The peninsula’s hidden histories

There are at least two paths you can go by on Otago Peninsula.

Otago Peninsula is so wild and desolate in parts, you wouldn’t think people have lived on it for about 1000 years. You can walk all day and see more sea lions than people.

Various routes cross up and down over hills, past high cliffs and dramatic views, revealing a whole new aspect not visible from the car.

Here are a couple of ways to explore, about half a day each:

Veer off the high road, down Karetai Rd. If you’re in the car, park at McMeeking Rd where Highcliff Track skirts around the edge of a hill sticking out to sea.

Bizarrely in such a wild spot, this bit of track is a beautifully maintained, grassy, footpath bordered by a tidy rock wall. At the tip of a mini peninsula you suddenly round a corner, past a field full of lichen-covered rocks, to a wow of a view over Boulder Beach.

Things get adventurous as the track becomes a route down a steep grassy hill. Channel your favourite four-legged animal.

After 20 minutes or so you can loop up Buskin Track and a climb through farmland with mega views. Edible native spinach grows freely, a salty energiser or a juicy full stop to lunch.

But first pop down to Boulder Beach. It’s a prime yellow-eyed penguin breeding site, so is closed from November 1 to the end of February.

Access requires a bit of detective work. At the point shown on the map, climb the short fence that has two wooden stakes looking as if they used to support a sign. This sounds dodgy but the Department of Conservation has confirmed access is OK. That said, keep strictly to the track to give space to any of our feathered friends visiting their nests, let alone any startled sea lions reacting scarily. The track’s not maintained, so is indistinct in parts.

Highcliff Track continues up Sandfly Bay way. But it’s also where today’s second loop option offers itself.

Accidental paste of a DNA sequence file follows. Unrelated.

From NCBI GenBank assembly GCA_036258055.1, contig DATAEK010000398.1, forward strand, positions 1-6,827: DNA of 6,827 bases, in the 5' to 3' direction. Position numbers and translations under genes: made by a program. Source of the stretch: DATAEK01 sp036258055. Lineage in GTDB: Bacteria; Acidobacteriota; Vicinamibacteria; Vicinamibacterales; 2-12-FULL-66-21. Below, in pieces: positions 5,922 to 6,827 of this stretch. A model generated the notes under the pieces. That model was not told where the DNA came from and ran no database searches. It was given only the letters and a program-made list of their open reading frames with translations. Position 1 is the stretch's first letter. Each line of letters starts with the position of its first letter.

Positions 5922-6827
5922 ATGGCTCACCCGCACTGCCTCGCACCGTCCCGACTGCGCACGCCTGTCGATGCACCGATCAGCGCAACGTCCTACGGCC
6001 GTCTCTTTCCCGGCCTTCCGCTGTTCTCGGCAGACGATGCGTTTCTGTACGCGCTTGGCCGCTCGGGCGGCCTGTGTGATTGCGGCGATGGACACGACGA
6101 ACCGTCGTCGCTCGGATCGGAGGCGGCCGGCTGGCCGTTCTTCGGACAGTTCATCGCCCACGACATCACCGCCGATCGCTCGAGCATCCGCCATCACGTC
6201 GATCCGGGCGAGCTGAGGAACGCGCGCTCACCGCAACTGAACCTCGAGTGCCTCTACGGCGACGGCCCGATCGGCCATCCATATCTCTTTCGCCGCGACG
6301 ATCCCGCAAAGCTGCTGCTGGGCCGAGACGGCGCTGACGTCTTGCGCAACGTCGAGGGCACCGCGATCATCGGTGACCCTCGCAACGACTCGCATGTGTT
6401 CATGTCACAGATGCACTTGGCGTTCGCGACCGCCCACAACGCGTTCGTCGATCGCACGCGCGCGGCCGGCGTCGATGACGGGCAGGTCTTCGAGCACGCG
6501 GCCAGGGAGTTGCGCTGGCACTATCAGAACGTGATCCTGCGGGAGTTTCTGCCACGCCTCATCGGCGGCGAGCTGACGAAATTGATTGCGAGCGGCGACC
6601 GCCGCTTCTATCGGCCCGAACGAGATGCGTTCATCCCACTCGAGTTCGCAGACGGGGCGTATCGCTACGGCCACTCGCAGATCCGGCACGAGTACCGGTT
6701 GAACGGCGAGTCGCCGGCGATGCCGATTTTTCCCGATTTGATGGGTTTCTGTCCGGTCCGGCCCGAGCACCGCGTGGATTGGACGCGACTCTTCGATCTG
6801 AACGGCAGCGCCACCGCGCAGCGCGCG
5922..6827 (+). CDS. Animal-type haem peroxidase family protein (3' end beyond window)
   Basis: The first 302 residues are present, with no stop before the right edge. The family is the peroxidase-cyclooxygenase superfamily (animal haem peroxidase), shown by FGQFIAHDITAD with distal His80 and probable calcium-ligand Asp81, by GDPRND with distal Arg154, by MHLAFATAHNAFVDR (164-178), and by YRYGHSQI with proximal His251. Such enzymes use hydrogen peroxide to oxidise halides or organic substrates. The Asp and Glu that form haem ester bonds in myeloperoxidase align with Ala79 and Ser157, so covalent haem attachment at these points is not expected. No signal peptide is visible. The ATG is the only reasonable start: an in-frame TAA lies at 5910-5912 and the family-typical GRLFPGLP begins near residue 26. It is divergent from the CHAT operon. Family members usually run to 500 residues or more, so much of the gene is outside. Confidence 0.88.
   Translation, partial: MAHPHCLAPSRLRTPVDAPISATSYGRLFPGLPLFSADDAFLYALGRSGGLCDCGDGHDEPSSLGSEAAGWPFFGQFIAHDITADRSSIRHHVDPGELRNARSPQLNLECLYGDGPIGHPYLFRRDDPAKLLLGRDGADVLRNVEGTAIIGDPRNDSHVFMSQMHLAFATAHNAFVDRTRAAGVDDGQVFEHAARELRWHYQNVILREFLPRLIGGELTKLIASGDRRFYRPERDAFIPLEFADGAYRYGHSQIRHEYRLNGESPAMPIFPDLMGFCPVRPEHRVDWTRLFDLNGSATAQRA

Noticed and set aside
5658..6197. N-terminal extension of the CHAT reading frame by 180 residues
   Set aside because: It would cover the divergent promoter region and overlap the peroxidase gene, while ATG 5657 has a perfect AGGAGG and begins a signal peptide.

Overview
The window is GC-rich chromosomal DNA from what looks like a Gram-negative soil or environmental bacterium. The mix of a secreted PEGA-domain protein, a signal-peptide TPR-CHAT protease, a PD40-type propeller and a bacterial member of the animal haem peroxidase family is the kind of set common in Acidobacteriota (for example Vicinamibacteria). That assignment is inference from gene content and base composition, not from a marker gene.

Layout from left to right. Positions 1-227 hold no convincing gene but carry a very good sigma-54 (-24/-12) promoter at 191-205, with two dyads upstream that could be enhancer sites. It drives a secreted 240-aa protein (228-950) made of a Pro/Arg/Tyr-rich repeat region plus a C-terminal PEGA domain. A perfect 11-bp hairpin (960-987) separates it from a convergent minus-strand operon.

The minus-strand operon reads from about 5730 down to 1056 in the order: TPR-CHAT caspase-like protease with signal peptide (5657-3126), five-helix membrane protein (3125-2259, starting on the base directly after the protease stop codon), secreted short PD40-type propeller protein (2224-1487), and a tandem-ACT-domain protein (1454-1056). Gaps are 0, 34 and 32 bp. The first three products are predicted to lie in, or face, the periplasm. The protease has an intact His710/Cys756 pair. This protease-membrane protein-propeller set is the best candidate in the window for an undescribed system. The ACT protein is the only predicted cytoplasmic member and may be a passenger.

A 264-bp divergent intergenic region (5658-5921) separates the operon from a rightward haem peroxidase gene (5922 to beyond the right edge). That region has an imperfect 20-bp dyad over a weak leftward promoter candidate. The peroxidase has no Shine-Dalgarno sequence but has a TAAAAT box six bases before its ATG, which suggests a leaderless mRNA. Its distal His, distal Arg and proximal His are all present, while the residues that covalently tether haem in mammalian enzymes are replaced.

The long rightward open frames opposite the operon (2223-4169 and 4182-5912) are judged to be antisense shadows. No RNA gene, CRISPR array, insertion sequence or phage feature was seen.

First park on Seal Point Rd and walk down Braidwood Rd. Paradise Track’s uphill looks down over evocative remnants of former farm buildings. Whole invisible lifetimes have been lived there, just a few bricks now. That’ll be us one day. None of it really matters.

Highcliff Rd has history too. The site of Otago’s first co-operative cheese factory is usually just a blue road-sign glimpsed at speed from the car. The fossil-fuelled chair also camouflages a rest area straight across the road, with seat, view, map and commemorative plaque.

The factory was established 100 years before the plaque and the plaque itself has already been there 50 years. In another 50 years we’ll need a plaque to commemorate the centenary of the plaque.

The spot’s a good one for contemplation of some of the earlier human goings-on in the area. Despite the dominant narrative of north to south Maori migration, early southern settlers came and went over the years.

During the little ice age, around the 16th to 19th century, people returned from Te Waipounamu/the South Island back up to the North Island, then under population pressure, back south again. Today’s comparative toddle is given perspective.

Terrain on this walk ranges from grassy road edge to uneven, pugged soil. Footwear with knobbly soles is a definite bonus, if not a Godsend when there’s been rain.